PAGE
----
In November 2019, Living Lakes Canada attended the Lake Roosevelt Forum Conference in Spokane, Washington. The Forum’s mission is to establish a dialog to strengthen collaboration and cooperation among stakeholders who have interests in and around Lake Roosevelt, which resulted from creating a reservoir to support operational capacity at the Grand Coulee Dam, located on the Columbia River in the state of Washington.
This conference provided an opportunity for our team to connect with local and federal government, Native American Tribes, NGOs and academia who are working on projects that tie into Living Lakes Canada’s Columbia Basin Water Monitoring Collaborative. Partnering with groups south of the border in the future would allow a larger diversity of water data to be shared.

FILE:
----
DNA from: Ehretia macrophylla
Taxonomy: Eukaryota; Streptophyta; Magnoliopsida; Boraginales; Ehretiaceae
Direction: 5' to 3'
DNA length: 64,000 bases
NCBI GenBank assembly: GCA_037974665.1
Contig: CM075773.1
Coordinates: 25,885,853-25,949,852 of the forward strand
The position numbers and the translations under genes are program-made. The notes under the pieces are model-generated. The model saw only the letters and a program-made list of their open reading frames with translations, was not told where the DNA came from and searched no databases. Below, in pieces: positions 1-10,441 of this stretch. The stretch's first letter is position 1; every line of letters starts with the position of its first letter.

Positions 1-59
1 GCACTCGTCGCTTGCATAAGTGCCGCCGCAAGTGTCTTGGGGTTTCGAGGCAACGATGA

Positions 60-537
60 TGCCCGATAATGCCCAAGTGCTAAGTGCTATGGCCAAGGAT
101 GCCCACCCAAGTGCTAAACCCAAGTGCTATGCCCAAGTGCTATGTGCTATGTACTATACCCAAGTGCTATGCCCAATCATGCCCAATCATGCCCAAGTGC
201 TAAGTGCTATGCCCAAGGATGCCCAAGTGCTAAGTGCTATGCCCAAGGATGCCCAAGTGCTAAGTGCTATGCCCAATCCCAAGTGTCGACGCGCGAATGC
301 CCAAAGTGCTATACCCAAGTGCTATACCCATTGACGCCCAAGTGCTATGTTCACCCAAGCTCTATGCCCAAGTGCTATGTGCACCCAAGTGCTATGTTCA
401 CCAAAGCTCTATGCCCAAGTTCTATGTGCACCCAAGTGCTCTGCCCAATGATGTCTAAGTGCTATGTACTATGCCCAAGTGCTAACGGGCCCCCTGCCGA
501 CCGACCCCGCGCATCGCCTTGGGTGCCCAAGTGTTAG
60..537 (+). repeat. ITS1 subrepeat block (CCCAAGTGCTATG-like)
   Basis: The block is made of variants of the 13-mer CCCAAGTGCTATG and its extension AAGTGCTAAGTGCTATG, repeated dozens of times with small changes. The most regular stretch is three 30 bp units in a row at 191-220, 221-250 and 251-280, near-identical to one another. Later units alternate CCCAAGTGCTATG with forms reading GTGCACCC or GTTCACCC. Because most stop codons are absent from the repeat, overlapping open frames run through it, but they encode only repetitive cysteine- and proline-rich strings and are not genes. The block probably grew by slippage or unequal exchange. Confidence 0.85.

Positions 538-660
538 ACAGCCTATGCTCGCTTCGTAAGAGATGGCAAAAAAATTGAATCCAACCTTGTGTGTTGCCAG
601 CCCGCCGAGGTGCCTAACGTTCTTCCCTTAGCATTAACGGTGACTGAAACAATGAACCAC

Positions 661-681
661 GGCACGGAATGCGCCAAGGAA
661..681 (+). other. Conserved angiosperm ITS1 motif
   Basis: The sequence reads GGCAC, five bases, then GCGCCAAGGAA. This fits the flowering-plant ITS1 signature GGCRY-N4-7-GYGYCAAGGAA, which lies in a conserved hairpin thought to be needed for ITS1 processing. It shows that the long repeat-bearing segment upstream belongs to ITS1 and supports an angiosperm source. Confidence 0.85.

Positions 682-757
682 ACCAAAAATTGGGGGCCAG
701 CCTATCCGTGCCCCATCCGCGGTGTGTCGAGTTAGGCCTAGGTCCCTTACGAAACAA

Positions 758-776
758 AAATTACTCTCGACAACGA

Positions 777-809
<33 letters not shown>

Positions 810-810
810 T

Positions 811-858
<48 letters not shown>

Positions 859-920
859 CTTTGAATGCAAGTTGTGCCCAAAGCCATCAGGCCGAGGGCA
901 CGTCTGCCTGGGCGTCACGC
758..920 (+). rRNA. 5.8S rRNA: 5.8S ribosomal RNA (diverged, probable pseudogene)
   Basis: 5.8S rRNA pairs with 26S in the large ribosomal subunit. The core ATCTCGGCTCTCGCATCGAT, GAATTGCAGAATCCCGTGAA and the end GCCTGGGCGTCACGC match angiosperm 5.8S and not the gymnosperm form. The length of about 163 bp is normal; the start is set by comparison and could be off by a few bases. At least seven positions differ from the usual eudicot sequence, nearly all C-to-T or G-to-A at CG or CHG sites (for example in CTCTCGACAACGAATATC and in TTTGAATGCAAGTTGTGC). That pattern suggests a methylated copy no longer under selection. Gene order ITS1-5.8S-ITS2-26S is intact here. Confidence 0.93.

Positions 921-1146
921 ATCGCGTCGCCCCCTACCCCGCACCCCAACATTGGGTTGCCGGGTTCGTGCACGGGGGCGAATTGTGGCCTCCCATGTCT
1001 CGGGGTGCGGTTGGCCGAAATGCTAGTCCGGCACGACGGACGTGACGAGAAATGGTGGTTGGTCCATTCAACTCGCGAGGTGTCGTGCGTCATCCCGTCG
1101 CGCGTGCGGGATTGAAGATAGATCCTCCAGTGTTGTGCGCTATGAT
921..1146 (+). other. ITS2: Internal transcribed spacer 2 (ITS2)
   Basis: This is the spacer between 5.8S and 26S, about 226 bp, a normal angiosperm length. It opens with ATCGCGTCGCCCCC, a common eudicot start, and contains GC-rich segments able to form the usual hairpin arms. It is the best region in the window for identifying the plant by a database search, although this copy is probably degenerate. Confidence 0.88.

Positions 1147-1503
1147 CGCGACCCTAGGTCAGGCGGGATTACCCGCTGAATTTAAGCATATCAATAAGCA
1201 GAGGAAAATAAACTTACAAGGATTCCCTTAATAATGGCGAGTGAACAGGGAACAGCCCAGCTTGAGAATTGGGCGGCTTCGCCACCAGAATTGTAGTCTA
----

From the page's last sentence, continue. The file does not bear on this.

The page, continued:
Networking with individuals and groups who are working under the current Columbia River Treaty was a great opportunity to link priorities such as salmon restoration and reintroduction into Living Lakes Canada’s diverse water monitoring programs.
“It was inspiring to witness the increased tribal participation in the Columbia River Treaty (CRT) and collaboration between Native American Tribes who are advocating an ecosystem-based management approach,” said Program Manager Avery Deboer-Smith.
A 2010 document titled Common Views on the Future of the Columbia River Treaty continues to be the guiding less for all participating tribes. Updated in 2015, it outlines a proposal for representing Columbia Basin tribes’ interests in the reconsideration and implementation of a modernized treaty.
Sharing water data to help inform decisions around fish rehabilitation can lead to an enhanced importance of ecosystem-based functions in future negotiations of the CRT.